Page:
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Firefighters work to contain fire early Sunday morning. The fire engulfed an apartment complex that was under construction. No one was injured.

COURTESY PHOTO: NICOLE DECOSTA - A fire at an apartment complex in Villebois damaged at least 20 occupied condominiums, displaced about 25 residents and caused further wreckage.

This story has been updated from its original version.

Driving from her home in Canby to Wilsonville in the middle of the night, Tualatin Valley Fire and Rescue Public Affairs Chief Cassandra Ulven could see an orange glow emanating from the other side of the river. Immediately, she knew the fire she was traveling toward was bigger than the average blaze.

The fire began at a three-story apartment complex under construction, causing extensive damage in the Villebois neighborhood Sunday, March 31.

The fire was reported just after 1 a.m. at the 11000 block of S.W. Collina Lane in Wilsonville, and quickly spread to other homes in the neighborhood — eventually damaging or destroying at least 20 occupied condominiums. In addition, the fire destroyed approximately 14 vehicles and displaced 25 people, according to Tualatin Valley Fire & Rescue. No injuries were reported.

"From the police side we're grateful that, as far as we know now, no one was hurt or killed. It obviously did an enormous amount of financial damage to a lot of folks," Wilsonville Police Chief Rob Wurpes said.

Authorities are seeking video from the early hours of March 31, including home security systems, doorbell cameras and cell phone video, from all parts of the Villebois area. Call 503-723-4949 if you can help.

Also, less extensive damage such as blown out windows and siding damage occurred at many more homes.

Ulven said the fire spread to other buildings soon after it first ignited.

"There were a lot of phone calls to 911 between 1 a.m. and 1:15 a.m. and people were reporting very early on that the fire was spreading to their home. By the time it was detected it was already growing so quickly and so large that the exposed buildings were at risk," Ulven said.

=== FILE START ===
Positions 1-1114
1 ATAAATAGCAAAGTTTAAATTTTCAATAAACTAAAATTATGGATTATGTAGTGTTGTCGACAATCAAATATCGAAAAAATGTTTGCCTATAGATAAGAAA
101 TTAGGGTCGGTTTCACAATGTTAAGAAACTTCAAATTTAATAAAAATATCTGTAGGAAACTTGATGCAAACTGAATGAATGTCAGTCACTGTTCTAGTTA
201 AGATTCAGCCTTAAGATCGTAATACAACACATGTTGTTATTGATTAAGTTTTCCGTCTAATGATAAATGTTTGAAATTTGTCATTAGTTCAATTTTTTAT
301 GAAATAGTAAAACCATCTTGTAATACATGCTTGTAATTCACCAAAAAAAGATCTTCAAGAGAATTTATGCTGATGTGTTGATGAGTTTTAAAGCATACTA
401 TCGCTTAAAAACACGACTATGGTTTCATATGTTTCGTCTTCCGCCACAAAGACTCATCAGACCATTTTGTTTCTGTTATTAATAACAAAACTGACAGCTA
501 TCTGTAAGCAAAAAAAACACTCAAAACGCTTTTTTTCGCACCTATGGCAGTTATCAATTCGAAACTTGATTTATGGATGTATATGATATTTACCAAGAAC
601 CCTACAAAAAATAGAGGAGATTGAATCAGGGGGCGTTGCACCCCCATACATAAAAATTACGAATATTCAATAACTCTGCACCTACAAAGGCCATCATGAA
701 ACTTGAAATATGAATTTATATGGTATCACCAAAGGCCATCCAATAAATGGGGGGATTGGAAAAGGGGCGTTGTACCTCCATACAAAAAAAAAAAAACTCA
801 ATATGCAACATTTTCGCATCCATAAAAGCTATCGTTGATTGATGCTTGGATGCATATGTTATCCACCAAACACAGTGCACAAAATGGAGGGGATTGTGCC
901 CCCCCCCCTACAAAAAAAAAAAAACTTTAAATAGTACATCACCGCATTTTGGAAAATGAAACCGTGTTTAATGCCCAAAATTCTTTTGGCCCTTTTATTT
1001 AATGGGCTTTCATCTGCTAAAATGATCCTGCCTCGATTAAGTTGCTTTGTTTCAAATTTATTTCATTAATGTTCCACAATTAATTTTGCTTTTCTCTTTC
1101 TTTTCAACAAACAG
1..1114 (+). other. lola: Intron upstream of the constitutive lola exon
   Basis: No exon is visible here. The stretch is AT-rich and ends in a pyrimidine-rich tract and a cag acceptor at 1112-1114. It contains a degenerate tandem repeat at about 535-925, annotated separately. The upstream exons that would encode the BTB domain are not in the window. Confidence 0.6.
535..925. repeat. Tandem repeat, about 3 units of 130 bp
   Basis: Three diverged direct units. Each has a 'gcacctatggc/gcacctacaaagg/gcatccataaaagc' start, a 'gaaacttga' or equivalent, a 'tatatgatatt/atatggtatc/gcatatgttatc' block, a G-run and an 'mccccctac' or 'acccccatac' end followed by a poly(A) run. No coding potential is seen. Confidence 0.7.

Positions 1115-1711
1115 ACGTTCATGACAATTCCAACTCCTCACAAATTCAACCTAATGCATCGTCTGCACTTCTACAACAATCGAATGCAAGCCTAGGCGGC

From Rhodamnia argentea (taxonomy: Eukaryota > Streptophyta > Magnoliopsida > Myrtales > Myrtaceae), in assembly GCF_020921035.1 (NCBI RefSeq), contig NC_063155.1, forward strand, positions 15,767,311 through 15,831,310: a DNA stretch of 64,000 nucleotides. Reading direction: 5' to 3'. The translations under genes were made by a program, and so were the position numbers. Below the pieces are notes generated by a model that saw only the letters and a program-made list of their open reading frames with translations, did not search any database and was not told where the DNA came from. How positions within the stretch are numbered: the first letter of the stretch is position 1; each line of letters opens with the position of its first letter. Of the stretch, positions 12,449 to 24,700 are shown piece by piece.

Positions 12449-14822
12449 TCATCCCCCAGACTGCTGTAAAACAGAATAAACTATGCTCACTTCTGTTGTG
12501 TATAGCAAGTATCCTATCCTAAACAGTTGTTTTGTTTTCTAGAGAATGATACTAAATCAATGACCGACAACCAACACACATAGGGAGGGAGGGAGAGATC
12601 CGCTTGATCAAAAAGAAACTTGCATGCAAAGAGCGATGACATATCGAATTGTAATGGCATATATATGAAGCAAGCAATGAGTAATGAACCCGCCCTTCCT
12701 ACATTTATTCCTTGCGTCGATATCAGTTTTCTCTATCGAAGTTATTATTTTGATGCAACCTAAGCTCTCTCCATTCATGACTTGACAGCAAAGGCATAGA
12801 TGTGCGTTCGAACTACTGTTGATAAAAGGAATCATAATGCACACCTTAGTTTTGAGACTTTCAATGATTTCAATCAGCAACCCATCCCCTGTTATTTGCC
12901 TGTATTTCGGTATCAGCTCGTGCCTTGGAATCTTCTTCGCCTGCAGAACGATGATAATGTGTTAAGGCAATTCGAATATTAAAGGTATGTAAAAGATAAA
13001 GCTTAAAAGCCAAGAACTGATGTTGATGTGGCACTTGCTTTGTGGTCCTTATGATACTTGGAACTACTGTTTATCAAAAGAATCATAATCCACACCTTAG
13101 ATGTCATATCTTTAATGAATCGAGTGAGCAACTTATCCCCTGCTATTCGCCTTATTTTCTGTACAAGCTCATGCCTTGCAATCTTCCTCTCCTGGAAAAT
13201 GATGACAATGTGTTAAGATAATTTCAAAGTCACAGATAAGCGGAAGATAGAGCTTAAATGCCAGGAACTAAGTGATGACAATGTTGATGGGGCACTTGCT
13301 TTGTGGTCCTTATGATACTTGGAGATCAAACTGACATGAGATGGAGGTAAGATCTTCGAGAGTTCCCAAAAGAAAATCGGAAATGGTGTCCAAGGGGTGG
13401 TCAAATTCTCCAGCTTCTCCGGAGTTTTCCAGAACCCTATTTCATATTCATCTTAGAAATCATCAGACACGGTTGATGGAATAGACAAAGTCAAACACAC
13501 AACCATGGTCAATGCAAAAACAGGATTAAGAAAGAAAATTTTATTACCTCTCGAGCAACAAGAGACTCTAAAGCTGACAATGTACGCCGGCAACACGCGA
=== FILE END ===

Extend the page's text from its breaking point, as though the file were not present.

TVF&R, the Lake Oswego Fire Department, Portland Fire & Rescue and Canby and Aurora fire districts worked into the night to control the fire, extinguish the fire in occupied buildings and evacuate residents. Officials determined the fire to be under control by 4 a.m. TVF&R and other agencies stayed on the scene throughout the morning to cool burn piles and hot spots at adjacent homes that could rekindle.

"It was very big and we had a lot of occupied homes nearby. In Villebois there are quite a few nice homes located close together. Just protecting those structures and keeping it from becoming a bigger problem was an issue," Ulven said.

Ulven said that because sprinkler systems are required throughout the community, Villebois is more protected in case of a fire than most communities. However, the sprinkler system infrastructure at the complex being constructed by Polygon Homes had yet to be implemented.

"We have had very few fires in that community. Typically if you do have a fire in a home with a residential sprinkler system, it stays very small and confined to the room of origin," Ulven said. "Unfortunately this was an unusual situation where the building was under construction and surrounded by occupied buildings."

As for the occupied homes, Ulven said the activated sprinkler systems there are designed to mitigate a fire coming from within a home rather than from the outside and couldn't hinder the approaching blaze.

Ulven said a local community member offered to open up the Wilsonville Community Center for displaced residents to stay and the American Red Cross assisted those people that night. However, many displaced people stayed with friends or family members that night and some were able to return home the next morning, according to Ulven.

"There was also an incredible amount of generosity between neighbors that night," Ulven said.

Wurpes said the police department as well as officials from TVF&R and the Oregon State Police were investigating the cause of the fire but were waiting for the site to cool down before examining it. They will use witness interviews, video surveillance and footage to do so. To provide a tip, call 503-723-4949. The police department also have deputies assigned to the area 24/7 and have increased patrols there.

"It may be a few days before investigators can really get their hands dirty in that scene and figure out what the cause may be," Wurpes said the morning after the fire. "As we speak it's too hot to get close to it."

Wilsonville City Councilor Ben West was working when the fire started but said he drove to the site on his way home.

"You could see neighbors gathering around. They were just somber and quiet and shocked," he said. "It was uncanny. It was devastating. You hate to see that happen in any community, especially somewhere so close to home."

West started a GoFundMe account for the people affected by the fire. To donate to the fundraiser, visit He also said the fire would be a topic of conversation at the Wilsonville City Council meeting Monday, April 1.

"Is there something we can do as leadership to prevent this tragedy from happening again? I think we need to look at this with a critical eye," West said.

Ulven also said the fire department might schedule a community meeting to update the community on the investigation and to discuss fire safety precautions.

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